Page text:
“It’s a Good Life”: Meeting the Monster

The boundaries of the Twilight Zone may be limitless, but the same can’t be said for a TV show. Rod Serling, like any other writer, had to edit himself.

It's a Good Life7

That wasn’t the case, however, when he introduced “It’s a Good Life.” When it premiered on November 3, 1961, viewers were treated to a monologue at least three times longer than the average TZ intro:

Tonight’s story on The Twilight Zone is somewhat unique and calls for a different kind of introduction. This, as you may recognize, is a map of the United States, and there’s a little town there called Peaksville.

On a givenIt's a Good Life1 morning not too long ago, the rest of the world disappeared and Peaksville was left all alone. Its inhabitants were never sure whether the world was destroyed and only Peaksville left untouched or whether the village had somehow been taken away.

They were, on the other hand, sure of one thing: the cause. A monster had arrived in the village. Just by using his mind, he took away the automobiles, the electricity, the machines — because they displeased him — and he moved an entire community back into the dark ages — just by using his mind.

Now I’d like to introduce you to some of the people in Peaksville, Ohio. This is Mr. Fremont. It’s in his farmhouse that the monster resides. This is Mrs. Fremont. And this is Aunt Amy, who probably had more control over the monster in the beginning than almost anyone. It's a Good Life6 (2)But one day she forgot. She began to sing aloud.

Now, the monster doesn’t like singing, so his mind snapped at her, turned her into the smiling, vacant thing you’re looking at now. She sings no more. And you’ll note that the people in Peaksville, Ohio, have to smile. They have to think happy thoughts and say happy things because once displeased, the monster can wish them into a cornfield or change them into a grotesque, walking horror.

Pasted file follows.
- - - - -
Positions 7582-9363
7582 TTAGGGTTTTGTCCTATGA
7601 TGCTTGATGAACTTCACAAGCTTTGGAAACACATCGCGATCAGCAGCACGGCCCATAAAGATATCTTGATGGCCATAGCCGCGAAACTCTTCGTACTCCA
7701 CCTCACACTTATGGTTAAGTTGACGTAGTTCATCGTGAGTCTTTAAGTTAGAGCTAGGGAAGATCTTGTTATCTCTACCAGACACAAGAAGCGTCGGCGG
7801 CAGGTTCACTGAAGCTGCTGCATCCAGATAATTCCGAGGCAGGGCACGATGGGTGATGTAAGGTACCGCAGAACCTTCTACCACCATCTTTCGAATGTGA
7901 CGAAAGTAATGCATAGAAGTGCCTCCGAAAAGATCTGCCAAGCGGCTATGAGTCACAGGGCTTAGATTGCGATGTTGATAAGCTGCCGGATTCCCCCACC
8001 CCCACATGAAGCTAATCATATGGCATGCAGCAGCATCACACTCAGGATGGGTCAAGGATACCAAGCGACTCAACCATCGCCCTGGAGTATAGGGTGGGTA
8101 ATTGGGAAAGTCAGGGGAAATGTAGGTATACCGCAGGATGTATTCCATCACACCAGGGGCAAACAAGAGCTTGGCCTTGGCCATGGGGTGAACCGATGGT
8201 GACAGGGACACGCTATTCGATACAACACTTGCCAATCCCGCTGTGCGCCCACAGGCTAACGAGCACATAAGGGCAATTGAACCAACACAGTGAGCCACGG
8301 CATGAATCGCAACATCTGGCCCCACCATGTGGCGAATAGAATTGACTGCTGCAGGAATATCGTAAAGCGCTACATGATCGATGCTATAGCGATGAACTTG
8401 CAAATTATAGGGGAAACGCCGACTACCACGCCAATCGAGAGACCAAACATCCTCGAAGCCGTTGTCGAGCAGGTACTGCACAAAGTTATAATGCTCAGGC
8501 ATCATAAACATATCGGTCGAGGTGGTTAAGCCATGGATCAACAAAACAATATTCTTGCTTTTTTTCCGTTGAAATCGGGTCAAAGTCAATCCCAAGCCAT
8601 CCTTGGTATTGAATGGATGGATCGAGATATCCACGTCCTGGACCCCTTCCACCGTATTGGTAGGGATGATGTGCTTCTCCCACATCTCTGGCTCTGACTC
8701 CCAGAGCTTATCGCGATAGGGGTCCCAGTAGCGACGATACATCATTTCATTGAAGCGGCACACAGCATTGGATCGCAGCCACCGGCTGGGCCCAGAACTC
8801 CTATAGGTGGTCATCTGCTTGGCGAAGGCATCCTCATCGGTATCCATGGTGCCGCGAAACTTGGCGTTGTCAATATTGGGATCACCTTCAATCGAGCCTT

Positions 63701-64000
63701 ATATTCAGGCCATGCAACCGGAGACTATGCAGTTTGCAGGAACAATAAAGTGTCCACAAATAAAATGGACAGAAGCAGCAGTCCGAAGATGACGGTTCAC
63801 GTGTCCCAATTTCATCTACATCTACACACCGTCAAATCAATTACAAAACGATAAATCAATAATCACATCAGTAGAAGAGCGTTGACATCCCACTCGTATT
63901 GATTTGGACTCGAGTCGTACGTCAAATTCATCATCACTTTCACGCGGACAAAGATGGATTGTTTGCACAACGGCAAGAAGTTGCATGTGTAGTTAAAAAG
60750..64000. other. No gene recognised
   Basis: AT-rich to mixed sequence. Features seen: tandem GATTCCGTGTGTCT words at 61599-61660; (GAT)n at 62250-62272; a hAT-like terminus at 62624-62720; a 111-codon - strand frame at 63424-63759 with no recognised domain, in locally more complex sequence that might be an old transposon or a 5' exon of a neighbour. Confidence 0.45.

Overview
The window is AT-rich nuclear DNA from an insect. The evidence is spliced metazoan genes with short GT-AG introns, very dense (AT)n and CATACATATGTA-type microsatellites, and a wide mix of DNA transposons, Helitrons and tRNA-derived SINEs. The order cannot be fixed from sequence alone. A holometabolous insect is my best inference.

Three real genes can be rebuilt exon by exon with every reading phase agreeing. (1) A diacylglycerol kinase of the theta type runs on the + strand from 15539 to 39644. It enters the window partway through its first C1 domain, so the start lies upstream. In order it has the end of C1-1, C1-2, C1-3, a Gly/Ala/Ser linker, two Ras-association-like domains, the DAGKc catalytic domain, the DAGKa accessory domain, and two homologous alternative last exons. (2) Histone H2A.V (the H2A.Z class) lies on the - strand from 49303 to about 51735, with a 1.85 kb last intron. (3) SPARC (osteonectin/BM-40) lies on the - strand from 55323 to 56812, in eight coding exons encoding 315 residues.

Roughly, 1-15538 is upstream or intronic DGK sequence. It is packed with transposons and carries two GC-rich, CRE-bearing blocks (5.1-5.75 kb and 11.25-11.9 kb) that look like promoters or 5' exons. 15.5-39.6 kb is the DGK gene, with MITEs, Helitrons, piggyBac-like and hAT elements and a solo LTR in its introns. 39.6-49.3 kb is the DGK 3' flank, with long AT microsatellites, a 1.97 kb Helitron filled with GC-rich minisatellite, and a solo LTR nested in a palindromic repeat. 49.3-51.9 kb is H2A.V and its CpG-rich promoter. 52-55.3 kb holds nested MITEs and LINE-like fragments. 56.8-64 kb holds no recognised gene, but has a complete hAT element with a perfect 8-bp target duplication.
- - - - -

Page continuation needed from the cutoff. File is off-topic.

This particular monster can read minds, you see. He knows every thought, he can feel every emotion.

Oh yes, I did forget something, didn’t I? I forgot to introduce you to the monster. This is the monster. His name is Anthony Fremont. He’s six years old, with a cute little-boy face and blue, guileless eyes.It's a Good Life11

But when those eyes look at you, you’d better start thinking happy thoughts, because the mind behind them is absolutely in charge. This is the Twilight Zone.

The initial draft of the episode began with Serling’s introduction, but then he was going to turn the rest of it over to Mr. Fremont. John Larch, the three-time TZ star who played the role, would then have addressed the audience directly and told us about Anthony and the other characters in the story.

It's a Good Life10

Serling revised the actual wording several times, but the basic story remained intact, regardless of who was telling us about Aunt Amy and the rest of those trapped in Peaksville. But I think his intuition prevailed and gave us the best version.

After all, no one could narrate The Twilight Zone better than Serling. Not even Anthony Fremont. Though I’d never tell HIM that. Thinking happy thoughts here … :D *chuckles nervously* ….

***

Photos courtesy of Wendy Brydge. For a daily dose of Serling, you can follow me on TwitterFacebook or Pinterest

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Hope to see you in some corner of the fifth dimension soon!

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About Paul

Fanning about the work of Rod Serling all over social media. If you enjoy pics, quotes, facts and blog posts about The Twilight Zone, Night Gallery and Serling's other projects, you've come to the right place.

Posted on 11/03/2014, in Twilight Zone and tagged , , , . Bookmark the permalink. 15 Comments.

  1. Still one of the episodes I hate to watch alone. The Jack-in-the-box scene is among the most scary moments ever put on TV (In my opinion) but it’s good that he did that, it’s real good.